The Importance of Making Your Loved-Ones Active in Post-Prison Recovery

As detailed in my book, Subprime Felon: Inside Federal Prison Camp, prison is very difficult for the individual who’s going to prison. Yet, what’s not often talked about is how an inmate’s loved ones suffer because of it. Prison is meant to punish those that break the law, but it actually ends up punishing those connected to the inmate.

In my experience, my family wished there was something they could have done to prevent my incarceration. I told them that I don’t know why it happened to me, but there was nothing they could’ve done to prevent it, it’s just the system. My mom felt as if she had to do something to make my prison camp stay easier and my return a successful one. I was trying to avoid getting her in my mess until I learned that by helping me, it was also helping and healing her. Other family members also wished they could do more to make my return from prison easier.

In 2009, during the housing crisis, I purchased five homes with faulty subprime loans and was indicted for bank fraud. I was eventually released on my own recognizance (O.R). In 2011, I was sentenced to seventeen months in Herlong’s Federal Prison Camp. Federal prison camps are the second lowest prison security level in which inmates can serve their sentences. These prisons, sometimes called Camp Fed, are usually non-violent institutions full of non-violent inmates such as white collar criminals, who have transferred from higher institutions. I attended a satellite prison camp which is adjacent to the main facility. It also assists the main facility in operating efficiently.  In my case, Herlong Prison Camp helped and served the Federal Correctional Institution, Herlong, which was a medium security prison.

While on O.R., I was awaiting my trial and sentencing and was extremely stressed and full of anxiety. I worried about exaggerated possibilities of financial ruin and despair. My family told me about how they knew people who got great jobs working as truck drivers and laborers after prison and that their transitions seemed pretty seamless. They stayed with family or girlfriends, got the best job they could find, and supported the girlfriend or moved into their own place. I heard stories that their transition took less than a few months. Of course, they had the necessary licenses and certificates they needed. If they didn’t have them, they simply went to school while in prison or when they returned home. I didn’t want those types of jobs because I worked in the restaurant industry too long and felt it was already emotionally and physically draining. I also felt that it was no way to support a future family, should I have one. I think my family was concerned I was being stubborn. Maybe I was, but I saw prison as a way to reset my life, so I didn’t want to be stuck at a job I was going to hate.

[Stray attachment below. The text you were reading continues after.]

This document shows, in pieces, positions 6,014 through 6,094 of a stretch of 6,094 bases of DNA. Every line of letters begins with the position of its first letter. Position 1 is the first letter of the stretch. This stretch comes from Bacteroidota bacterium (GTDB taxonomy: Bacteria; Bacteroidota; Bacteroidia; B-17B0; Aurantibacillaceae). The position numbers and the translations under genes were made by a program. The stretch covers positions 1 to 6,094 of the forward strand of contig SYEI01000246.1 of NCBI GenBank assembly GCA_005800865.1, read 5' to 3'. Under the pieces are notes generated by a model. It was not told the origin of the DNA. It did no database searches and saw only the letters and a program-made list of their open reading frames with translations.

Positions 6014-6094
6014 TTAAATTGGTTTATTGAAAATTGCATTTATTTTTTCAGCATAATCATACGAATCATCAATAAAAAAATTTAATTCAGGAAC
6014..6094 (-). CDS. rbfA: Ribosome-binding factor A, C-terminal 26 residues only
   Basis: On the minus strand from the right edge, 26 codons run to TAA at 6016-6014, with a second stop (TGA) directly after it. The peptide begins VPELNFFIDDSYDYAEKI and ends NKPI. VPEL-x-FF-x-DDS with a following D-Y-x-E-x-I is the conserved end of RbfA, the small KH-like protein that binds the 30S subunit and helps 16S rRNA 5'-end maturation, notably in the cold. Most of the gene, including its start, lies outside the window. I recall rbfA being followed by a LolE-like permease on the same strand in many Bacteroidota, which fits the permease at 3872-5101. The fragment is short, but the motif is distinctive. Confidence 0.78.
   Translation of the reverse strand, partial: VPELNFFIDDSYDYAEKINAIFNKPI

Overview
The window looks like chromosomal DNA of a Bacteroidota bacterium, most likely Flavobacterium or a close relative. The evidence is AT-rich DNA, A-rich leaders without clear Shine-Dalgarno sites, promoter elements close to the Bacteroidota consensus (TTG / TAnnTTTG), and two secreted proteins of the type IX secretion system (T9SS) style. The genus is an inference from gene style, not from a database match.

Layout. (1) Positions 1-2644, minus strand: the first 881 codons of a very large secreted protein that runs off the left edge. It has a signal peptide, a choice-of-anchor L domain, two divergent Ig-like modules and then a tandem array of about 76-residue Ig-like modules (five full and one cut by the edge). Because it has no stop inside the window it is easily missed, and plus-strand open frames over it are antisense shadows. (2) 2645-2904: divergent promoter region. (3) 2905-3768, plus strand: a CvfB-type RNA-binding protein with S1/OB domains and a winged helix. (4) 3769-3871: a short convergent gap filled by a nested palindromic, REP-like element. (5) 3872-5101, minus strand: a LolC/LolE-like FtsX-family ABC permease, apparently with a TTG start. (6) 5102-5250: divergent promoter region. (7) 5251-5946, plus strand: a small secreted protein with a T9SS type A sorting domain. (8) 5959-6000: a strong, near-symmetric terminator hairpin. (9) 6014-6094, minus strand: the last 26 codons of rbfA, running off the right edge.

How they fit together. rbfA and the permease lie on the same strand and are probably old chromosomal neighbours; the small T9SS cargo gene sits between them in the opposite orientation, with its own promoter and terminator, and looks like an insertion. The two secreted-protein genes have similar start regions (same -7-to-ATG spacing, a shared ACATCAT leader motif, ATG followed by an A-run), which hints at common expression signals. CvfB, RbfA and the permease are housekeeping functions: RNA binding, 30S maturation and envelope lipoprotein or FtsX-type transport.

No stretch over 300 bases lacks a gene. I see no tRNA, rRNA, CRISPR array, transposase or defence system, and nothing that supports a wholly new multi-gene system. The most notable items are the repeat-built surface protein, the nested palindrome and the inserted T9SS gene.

During the two years that I was on pretrial release, my parents helped me save money for my prison and post-prison life. I needed a way to support myself. They also gave me emotional support and encouragement. Daily my parents reminded me to hang in there and to focus on what I wanted to do in my life. However, when I was younger, I often remember they would tell me things like, “You’ve been through worse,” meaning I have previously dealt with more difficult challenges and if I can remember how I overcame those challenges, then I can overcome this one too. I also remembered my parents telling me when I was younger to avoid getting angry or depressed because the anger would blind me and prevent me from focusing on improving my situation. These things really helped me minimize my depression and helped me stay focused. They also assured me that I would have a place to come home to once I returned from prison and they kept my car while I was away. That help and this assurance not only helped me relax, but it was helped my parents because it was a clear and concrete solution to a problem.

Once I was in prison camp, my parents became active partners in my post-prison strategy. Now, they were not an emotional quarterback sitting on the sidelines, they were in the game and controlling the outcome. They sent me books to help me learn a trade so that I could find a better job. They also sent me magazines and newspapers so that I could stay current on events at home. Not only did that help me stay up to date with everything going on in my city of Sacramento, but it gave me business ideas that I was able to work on while in prison. When I told my family how I was putting ideas together because of those magazines and journals, their minds were at ease.

My mother helped me type my novel that I had handwritten in prison camp. The pages she typed helped reduce the amount of time I spent typing the final draft. In fact, when I got home, I worked on the novel until my hard drive crashed. I lost the entire novel except for what she had saved on her computer. I am so thankful to her, not only for this but for all her support along the way. She even helped me with my driver’s license. She mailed me a form that wiped out my entire financial penalty because I was in prison. I didn’t know that was possible. However, she was the one who did the research online to find it. Also, she was online researching several ideas for me and downloading articles that supported or were in conflict with my ideas.